We got a bit of a late start this morning at 6:09. We were hoping for a couple of hours of calm like yesterday but the breezes had started already and were out of the south west. We had our usual long (5-mile) warm up and were going at a reasonable clip.
We crossed I 26 and stopped at a very nice minimart with a Subway inside. It was just in time. There had been NOTHING on the road up to that point. It was at about the 18-mile mark. We were tired, hungry, and in need of the facilities. We ate and had a fairly long stop. According to the locals there was nothing on the road until St. George, another 8 miles.
Well, we made the 8 miles to St. George. There was nothing in this town. All the services were over next to I 95. We stopped at a thrift store and bought water and Powerade and used the facilities. This was the 26-mile mark. We figured that we had another 26 miles to go.
We stopped at a convince store in Grover and Debbie got stuck in the bathroom (jammed door). We took off because we still had about 18 miles to go. We only made on more brief stop at another little convenience store on the outskirts of Walterboro.
Finally we entered Walterboro. There was a strip and traffic. It was a bit unnerving and we walked up one small hill just to get away from it. It turned out to be farther after entering the town than we anticipated and by the time we saw the Hampton Inn sign (on the other side of the highway) we were tired, thirsty, and starving. So we stopped at the Waffle House and ate lunch.
Then it was up over I 95 and into the Hampton Inn. First stop - the pool. It felt great. After that Debbie scouted out the dinner prospects and I got to work. I worked for about 2 or more hours.
We went to dinner at a Cracker Barrel nearby. I am blogging as we sit here just chilling. Tomorrow we would like to make it to Hardeeville, only a few miles from the Georgia Border.
We were asking directions of just about everyone in the place because there is a service road right next to the restaurant that looks as if I can save us some miles and be quieter. No one seemed sure of exactly where it went or how it connected to 17. I was paying my bill and the woman doing the credit card made a mistake and had to call over a manager. He fixed it and we asked him. He had no idea but he looked at my shirt and said that his daughter just graduated from Cortland as a Criminology major. He had just moved down here. Wow, one of the woman working the desk at this Hampton grew up in Cortland and this fellow’s daughter is a SUNY Cortland graduate. Small world story of the day.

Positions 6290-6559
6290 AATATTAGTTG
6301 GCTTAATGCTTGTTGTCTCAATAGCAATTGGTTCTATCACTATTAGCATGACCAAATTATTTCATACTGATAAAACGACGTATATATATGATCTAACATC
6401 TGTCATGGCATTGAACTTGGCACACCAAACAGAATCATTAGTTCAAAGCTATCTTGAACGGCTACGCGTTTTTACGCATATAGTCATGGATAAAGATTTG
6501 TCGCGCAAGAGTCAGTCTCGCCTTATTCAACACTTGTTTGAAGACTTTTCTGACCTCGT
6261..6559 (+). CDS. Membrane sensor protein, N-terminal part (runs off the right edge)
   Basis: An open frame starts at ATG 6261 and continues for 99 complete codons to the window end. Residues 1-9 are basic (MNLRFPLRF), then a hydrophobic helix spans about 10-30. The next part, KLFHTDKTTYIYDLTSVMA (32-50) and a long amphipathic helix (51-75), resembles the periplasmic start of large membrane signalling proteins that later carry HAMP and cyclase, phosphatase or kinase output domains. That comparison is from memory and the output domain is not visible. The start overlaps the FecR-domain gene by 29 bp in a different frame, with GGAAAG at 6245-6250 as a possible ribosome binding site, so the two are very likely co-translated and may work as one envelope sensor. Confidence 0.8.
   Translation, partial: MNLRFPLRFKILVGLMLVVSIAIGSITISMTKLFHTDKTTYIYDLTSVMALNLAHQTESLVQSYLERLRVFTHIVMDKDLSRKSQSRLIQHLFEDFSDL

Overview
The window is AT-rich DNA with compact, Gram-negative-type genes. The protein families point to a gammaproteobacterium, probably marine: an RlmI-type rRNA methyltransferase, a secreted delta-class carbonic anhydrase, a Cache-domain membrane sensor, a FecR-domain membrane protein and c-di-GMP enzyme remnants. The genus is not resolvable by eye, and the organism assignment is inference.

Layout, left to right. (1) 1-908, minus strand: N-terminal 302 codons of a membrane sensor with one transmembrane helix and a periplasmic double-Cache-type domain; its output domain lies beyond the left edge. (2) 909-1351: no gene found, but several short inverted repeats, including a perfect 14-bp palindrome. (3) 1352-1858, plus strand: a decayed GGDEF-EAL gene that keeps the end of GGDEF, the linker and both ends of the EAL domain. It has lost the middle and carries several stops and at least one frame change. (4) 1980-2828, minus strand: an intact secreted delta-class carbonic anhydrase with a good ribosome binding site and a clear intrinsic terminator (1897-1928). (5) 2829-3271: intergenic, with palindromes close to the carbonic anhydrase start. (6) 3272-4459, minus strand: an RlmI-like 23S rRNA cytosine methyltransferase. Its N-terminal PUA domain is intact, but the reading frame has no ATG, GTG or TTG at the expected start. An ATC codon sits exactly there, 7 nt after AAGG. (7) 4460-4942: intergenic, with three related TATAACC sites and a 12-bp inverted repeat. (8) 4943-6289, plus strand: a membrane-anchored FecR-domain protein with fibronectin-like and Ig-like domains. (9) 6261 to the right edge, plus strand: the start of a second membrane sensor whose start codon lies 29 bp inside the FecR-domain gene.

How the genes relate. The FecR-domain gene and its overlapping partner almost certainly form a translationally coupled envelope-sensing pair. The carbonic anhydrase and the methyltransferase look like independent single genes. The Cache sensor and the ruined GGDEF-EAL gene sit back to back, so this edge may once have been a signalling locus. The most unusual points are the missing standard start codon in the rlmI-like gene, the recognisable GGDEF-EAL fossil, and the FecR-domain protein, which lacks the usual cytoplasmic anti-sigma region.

Today’s ride: We rode 51.8 miles (about 1.8 miles off route) at an average speed of 8.8 mph. We were on the bike for 5 hours and 50 minutes. We are now about 969 miles into our trip.
Debbie’s emotionometer: Today the mood was good; nobody was crabby!
For those of you wondering what happens on the bike: Scenery today was more trees (loblolly pines giving off a wonderful scent in the heat of the day) and fields. The trees are great both for the shade they provide and for the wind break they offer from the angled head wind. The corn around here is already tasseled with ears developing, much more advanced than our corn back home. One of the crops seems to be beans of some sort; this crop is much younger and less developed than the corn. The broad leaf plant we thought might be sugar beets turned out to be tobacco (duh.)